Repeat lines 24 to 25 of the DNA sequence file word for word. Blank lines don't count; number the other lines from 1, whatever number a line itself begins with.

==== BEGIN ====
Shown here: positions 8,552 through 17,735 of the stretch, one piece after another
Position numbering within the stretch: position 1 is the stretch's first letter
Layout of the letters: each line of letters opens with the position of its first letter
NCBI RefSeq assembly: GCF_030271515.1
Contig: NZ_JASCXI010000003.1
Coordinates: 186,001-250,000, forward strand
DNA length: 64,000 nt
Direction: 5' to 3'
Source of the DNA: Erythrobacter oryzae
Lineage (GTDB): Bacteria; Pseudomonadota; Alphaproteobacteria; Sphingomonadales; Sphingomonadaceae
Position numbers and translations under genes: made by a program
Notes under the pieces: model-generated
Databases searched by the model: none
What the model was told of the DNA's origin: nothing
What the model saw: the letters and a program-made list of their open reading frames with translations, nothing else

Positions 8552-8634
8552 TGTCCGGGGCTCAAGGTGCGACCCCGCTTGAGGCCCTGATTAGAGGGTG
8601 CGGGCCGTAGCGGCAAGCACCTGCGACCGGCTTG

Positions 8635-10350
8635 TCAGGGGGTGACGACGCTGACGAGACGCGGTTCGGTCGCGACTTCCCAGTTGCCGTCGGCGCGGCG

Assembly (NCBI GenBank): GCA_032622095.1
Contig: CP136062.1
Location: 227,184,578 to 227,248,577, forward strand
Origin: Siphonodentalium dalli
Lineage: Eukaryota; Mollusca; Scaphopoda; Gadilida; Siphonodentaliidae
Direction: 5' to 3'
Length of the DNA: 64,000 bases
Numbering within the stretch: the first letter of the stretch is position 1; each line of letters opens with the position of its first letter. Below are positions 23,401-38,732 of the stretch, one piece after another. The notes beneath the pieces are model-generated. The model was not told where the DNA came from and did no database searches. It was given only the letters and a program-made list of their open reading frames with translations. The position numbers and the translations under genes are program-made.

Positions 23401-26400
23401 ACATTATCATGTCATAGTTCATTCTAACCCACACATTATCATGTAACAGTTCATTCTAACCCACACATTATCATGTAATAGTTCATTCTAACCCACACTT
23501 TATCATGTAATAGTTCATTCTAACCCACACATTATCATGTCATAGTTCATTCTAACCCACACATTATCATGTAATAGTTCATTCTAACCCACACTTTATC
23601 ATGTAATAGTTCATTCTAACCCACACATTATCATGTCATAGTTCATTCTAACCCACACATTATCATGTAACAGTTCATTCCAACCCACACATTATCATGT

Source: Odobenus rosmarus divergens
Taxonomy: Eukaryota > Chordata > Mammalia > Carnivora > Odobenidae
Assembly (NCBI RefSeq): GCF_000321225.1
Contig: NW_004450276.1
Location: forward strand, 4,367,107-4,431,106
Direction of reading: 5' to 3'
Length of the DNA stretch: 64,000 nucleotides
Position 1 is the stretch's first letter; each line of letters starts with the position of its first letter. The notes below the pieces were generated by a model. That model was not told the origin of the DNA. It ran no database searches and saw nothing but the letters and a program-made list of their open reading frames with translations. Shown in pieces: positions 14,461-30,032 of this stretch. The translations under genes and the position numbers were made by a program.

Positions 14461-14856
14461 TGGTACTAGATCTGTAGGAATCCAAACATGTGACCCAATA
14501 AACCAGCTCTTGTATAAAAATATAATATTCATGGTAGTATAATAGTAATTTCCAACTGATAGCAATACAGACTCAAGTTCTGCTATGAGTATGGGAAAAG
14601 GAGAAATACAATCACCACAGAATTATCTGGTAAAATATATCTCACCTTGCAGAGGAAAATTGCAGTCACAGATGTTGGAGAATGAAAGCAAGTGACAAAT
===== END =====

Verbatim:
Origin: Siphonodentalium dalli
Lineage: Eukaryota; Mollusca; Scaphopoda; Gadilida; Siphonodentaliidae